Pan American Silver Latest dividend: $0.125 Dividend yield: 3.96 percent With a dividend yield near 4 percent, Pan American Silver (TSX:PAA,NASDAQ:PAAS) tops this list. The company announced in February a 150-percent hike in its dividend, to $0.125, making its annual rate $0.50 per common share. That is the fourth and largest increase the company has implemented since it started paying dividends in 2010. Having paid out $24.9 million, or $0.175 per common share, in 2012, Pan American's payments were already more than twice the amount doled out in 2011. Pan American's chairman, Ross Beaty, said last year that the company maintains one of the best balance sheets in the business. Cash generation is exceptional and the dividend is well supported, assuming silver and gold prices remain at or above current levels, he added. BMO Capital recently downgraded Pan American's stock because the company reduced its silver price forecast for 2013. Still, there does not appear to be an imminent threat to shareholders' rewards. The company's 2012 annual report notes record liquidity and states that $193 million of cash flow from operations is enough to fund all capital programs. Silvercorp Metals Latest dividend: C$0.025 Dividend yield: 3.65 percent Silvercorp Metals' (TSX:SVM,NYSE:SVM) dividend history extends back further than any company on this list. Silvercorp began rewarding shareholders in 2007 with an annual dividend of C$.05 per share. The company's most recent hike was a 25-percent increase in November 2011, from $0.02 to $0.025, or $0.10 per share annualized.
The company is set to pay its quarterly $0.025-per-share dividend this week. With that payout, Silvercorp will have returned over US$65 million in dividends since the program's inception, according to a company press release.Silvercorp has stated its commitment to returning capital to shareholders with dividend payments and has a record of making good on that commitment. The company clearly seems to have a strategy of keeping its dividend rate at a level that it is comfortable with. Still, investors may want to keep an eye on the company's legal battles and any implications it could have. Silvercorp is facing class-action lawsuits, and the matter recently led the SEC to subpoena materials from the company. Silvercorp withdrew an appeal associated with a counterclaim against parties associated with the class action, stating that it was in the company's and shareholders' best interests. The litigation could potentially be lengthy and expensive and the company feels its resources are better devoted to developing its GC project and making upgrades and improvements. Silver Wheaton Latest dividend: $0.14 Dividend yield: 2.4 percent Silver Wheaton (TSX:SLW,NYSE:SLW) is a streaming company, not a miner. It enters into agreements with miners to purchase metal for a fixed price. Silver Wheaton considers the metal it purchases to be production, making the company a silver producer. It pays out 20 percent of the cash from its operating activities as dividends on a quarterly basis. Earlier this month, Silver Wheaton paid a dividend of $0.14 per share, double the amount it paid in December. This latest dividend was Silver Wheaton's highest payout to date. With the exception of its December 2012 dividend, which dropped three cents from the previous payout, the company's dividend payments have been on the rise since 2011, when the rewards started flowing at a rate of $0.03 per share.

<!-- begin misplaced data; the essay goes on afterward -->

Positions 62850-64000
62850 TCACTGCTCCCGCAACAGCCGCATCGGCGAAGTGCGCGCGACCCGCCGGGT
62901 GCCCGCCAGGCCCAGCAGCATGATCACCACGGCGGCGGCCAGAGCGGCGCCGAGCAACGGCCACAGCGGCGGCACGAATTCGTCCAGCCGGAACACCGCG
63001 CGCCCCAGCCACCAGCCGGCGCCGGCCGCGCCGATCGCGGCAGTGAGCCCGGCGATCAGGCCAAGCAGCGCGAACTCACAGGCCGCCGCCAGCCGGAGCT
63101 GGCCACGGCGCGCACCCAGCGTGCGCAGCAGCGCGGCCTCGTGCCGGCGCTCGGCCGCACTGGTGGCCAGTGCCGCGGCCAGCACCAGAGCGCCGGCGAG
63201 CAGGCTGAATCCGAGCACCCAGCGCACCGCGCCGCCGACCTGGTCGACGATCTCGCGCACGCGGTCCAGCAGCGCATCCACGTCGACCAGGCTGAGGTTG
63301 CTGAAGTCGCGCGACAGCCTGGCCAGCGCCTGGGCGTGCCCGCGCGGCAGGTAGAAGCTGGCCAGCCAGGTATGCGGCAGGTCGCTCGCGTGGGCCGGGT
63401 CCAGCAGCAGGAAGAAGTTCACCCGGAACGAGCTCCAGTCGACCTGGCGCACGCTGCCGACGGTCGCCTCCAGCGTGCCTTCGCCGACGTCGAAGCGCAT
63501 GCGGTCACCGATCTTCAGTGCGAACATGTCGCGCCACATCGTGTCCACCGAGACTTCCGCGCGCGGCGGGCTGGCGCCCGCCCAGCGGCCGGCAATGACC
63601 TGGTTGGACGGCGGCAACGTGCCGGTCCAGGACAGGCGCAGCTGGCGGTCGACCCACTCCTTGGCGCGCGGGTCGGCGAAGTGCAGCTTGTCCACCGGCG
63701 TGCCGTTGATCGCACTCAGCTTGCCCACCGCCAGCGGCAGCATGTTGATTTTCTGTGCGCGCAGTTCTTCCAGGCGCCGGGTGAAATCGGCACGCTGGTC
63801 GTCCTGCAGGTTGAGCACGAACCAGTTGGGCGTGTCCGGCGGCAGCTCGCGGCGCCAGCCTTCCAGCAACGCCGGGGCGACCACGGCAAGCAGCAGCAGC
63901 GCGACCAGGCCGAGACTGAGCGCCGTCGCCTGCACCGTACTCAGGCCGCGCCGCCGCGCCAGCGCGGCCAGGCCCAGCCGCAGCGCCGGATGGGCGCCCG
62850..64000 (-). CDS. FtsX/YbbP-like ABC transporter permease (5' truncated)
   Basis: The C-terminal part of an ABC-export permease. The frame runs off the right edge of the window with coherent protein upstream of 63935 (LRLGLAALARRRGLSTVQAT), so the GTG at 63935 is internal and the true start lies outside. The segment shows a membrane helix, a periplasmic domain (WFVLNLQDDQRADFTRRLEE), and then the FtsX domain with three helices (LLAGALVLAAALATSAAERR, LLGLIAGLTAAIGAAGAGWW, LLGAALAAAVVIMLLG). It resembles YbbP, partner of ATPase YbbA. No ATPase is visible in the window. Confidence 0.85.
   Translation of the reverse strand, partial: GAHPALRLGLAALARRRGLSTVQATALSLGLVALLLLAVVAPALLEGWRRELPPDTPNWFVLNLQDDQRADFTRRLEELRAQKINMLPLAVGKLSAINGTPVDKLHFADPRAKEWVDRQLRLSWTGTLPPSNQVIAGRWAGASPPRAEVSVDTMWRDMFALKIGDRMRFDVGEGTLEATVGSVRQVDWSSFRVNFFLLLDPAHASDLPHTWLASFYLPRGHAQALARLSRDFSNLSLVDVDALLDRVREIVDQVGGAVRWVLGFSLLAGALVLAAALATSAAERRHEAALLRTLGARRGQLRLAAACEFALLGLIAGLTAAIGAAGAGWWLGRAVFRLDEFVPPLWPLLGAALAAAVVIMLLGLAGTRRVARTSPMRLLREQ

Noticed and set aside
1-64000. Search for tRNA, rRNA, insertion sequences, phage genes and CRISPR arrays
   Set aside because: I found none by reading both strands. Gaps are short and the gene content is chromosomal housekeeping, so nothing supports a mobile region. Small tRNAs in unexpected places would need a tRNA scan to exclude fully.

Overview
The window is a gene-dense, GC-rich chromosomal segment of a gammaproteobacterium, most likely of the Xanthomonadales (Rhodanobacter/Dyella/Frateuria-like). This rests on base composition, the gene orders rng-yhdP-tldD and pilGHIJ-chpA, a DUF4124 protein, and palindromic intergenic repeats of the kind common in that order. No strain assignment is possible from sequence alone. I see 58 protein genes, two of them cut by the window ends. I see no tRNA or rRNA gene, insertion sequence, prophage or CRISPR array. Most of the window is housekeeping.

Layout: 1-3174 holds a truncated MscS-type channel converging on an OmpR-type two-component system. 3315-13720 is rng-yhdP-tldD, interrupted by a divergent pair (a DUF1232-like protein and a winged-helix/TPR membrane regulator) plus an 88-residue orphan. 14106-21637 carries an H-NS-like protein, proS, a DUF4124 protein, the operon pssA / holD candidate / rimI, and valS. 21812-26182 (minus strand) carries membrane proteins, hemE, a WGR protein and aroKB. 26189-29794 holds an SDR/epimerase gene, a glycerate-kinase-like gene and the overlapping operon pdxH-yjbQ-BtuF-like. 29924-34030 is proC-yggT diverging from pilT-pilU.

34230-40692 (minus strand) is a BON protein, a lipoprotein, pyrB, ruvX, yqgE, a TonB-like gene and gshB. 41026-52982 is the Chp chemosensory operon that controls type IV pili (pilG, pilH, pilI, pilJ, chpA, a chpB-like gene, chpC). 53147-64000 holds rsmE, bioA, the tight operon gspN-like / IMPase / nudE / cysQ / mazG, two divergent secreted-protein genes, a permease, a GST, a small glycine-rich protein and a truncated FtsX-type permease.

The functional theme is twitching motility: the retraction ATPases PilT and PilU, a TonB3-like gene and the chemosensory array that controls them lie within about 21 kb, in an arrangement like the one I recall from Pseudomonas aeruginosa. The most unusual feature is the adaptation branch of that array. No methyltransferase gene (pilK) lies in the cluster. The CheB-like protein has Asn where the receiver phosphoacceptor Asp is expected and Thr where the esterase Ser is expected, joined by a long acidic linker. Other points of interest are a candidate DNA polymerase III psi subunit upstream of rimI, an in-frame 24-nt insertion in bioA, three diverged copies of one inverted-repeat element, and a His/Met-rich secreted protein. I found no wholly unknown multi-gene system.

Last year, with dividends ranging from $0.07 to $0.10, the company paid out $0.35 per common share, or over $123.8 million.Silver Wheaton's dividend will fluctuate with its operational cash flows, which will be impacted by silver prices. But the company's cash costs are nearly fixed and were about $4.30 an ounce at the end of 2012. That eliminates the risk of soaring expenses eating into shareholders' rewards. Silver Wheaton describes its dividend as sustainable, and has said that it can be provided in all price environments. Hecla Mining Latest dividend: $0.0125 Dividend yield: 0.32 percent Hecla Mining (NYSE:HL) has established a record of tossing pennies to its shareholders. The company's silver-linked dividend, implemented in 2011, gives common shareholders a penny if Hecla has a realized silver price of at least $30 in a quarter. Each $5 increase in that realized silver price earns investors another penny per share. Feeling more generous, Hecla implemented a minimum annual dividend of one cent in 2012, providing investors at least $0.0025 per quarter. Hecla paid a $0.0125 dividend in March; its realized silver price in Q4 2012 was not $30. And although shareholders did not qualify for the silver-linked dividend, generosity kicked in again. Hecla gave shareholders an additional penny per share anyway as a special dividend because silver prices had rebounded and the company wanted shareholders to benefit. Last year, Hecla's dividend payments ranged from $0.0025 to $0.0225. Common shareholders pocketed over $17.1 million in dividends and Hecla ended the year with about $191 million and little debt. Hecla has offered to pay C$796 million to buy Aurizon Mines (TSX:ARZ,AMEX:AZK). The company plans to pay for that with a $500-million commitment from the Bank of Nova Scotia and an additional $500 million that it aims to raise from institutional investors by issuing senior notes. Hecla reports very low cash costs — just $2.70 an ounce in 2012. If silver prices remain low, Hecla's shareholders will not qualify for the silver-linked dividend and the company may not issue another special dividend. But given Hecla's financial position, payment of the annual dividend should be secure for now.